Prolonged Remission Rare in Lupus
Lack of disease for at least five years uncommon, study says
FRIDAY, Oct. 24, 2003 (HealthDayNews) -- Prolonged remission is rare in people with lupus, claims a Canadian study.
The findings were presented Oct. 24 at the annual scientific meeting of the American College of Rheumatology in Orlando, Fla.
The study included 704 people registered with the University of Toronto Lupus Clinic Database between 1970 and 1997. The participants were followed at the clinic at least every 18 months.
Of the 704 patients, 12 achieved prolonged remission.
The researchers found only one statistically significant difference between the dozen who achieved prolonged remission and the other lupus patients. Those in prolonged remission were less likely to have been on corticosteroid or immunosuppressant therapy, and less likely to be anti dsDNA antibody positive (a blood test that indicates the presence of lupus).
Those in prolonged remission also had a lower level of disease activity over time.
Lupus is a chronic inflammatory disorder that results from an overactive immune system that produces too many abnormal antibodies, which react with the patient's own tissues. While the exact cause of lupus is not known, it's believed that heredity, environment and hormonal changes may be factors.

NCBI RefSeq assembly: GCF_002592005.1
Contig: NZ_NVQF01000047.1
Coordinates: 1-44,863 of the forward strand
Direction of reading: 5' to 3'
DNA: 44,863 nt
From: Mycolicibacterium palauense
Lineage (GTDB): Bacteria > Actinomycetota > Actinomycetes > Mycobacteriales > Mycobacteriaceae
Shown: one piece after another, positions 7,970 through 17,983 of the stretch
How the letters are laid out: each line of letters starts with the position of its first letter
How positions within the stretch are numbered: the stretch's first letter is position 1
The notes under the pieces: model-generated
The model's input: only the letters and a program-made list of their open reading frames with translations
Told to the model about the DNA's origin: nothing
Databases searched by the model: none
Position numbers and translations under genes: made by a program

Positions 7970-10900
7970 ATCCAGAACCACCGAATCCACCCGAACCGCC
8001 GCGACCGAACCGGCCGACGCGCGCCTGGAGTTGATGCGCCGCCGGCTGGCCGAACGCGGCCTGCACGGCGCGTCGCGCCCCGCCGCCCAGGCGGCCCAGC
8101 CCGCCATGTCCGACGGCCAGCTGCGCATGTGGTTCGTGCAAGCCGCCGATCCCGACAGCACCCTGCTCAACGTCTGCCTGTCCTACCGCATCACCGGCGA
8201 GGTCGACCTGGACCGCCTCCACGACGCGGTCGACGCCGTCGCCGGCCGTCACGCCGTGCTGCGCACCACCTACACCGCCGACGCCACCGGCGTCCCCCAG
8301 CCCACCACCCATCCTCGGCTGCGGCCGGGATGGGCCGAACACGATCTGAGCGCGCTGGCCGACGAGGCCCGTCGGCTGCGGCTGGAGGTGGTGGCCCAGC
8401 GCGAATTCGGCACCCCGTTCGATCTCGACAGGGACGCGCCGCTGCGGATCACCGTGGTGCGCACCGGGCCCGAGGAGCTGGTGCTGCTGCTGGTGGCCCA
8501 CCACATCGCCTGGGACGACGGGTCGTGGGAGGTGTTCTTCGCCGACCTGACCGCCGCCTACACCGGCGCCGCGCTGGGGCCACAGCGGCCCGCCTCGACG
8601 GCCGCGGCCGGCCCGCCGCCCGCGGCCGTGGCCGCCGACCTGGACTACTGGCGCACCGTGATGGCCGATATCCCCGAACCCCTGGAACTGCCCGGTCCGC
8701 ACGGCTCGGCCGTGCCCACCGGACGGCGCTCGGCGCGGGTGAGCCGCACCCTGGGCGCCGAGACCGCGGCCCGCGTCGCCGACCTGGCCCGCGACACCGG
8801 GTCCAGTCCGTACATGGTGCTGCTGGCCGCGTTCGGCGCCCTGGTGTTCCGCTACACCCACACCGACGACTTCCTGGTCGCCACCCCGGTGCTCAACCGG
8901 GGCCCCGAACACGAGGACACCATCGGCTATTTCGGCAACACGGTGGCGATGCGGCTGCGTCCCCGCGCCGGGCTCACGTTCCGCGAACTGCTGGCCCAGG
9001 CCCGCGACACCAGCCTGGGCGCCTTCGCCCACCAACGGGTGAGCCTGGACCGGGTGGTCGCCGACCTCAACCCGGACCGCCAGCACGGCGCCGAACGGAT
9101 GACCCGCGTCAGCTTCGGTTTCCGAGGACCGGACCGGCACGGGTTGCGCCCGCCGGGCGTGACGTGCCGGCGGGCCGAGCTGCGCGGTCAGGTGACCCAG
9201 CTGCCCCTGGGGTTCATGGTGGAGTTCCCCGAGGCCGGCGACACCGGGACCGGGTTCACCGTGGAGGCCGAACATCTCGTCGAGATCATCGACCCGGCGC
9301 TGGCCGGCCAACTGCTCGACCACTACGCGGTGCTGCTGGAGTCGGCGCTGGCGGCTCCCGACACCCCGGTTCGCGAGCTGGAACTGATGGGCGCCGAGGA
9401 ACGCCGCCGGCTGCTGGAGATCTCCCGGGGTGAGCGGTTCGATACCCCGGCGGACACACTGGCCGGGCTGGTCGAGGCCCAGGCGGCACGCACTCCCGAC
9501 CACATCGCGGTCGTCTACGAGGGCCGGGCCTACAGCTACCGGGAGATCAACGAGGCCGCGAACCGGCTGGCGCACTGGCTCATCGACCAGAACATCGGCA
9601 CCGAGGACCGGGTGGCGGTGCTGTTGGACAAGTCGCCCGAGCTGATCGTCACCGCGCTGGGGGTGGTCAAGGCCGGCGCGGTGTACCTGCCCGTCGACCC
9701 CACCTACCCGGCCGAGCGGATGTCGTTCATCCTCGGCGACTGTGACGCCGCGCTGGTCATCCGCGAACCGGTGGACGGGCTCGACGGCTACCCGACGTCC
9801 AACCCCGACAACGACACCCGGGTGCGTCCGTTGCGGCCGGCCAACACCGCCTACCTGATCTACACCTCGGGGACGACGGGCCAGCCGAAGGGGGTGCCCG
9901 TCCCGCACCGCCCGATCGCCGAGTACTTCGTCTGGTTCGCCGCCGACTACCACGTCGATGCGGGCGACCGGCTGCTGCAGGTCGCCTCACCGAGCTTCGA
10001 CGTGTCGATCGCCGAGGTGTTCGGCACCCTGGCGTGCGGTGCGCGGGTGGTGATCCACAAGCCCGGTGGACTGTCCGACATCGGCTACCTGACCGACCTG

"Although we have made great strides in prolonging survival in patients with (lupus), very few patients have a prolonged period of being disease- and treatment-free," according to a prepared statement from researcher Dr. Murray Urowitz, the director of the University of Toronto's Center for Prognosis Studies in the Rheumatic Diseases at Toronto Western Hospital.
"Thus we achieve disease suppression rather than disease remission. Therefore, with current therapies continued vigilance for disease recurrence is necessary," Urowitz adds.
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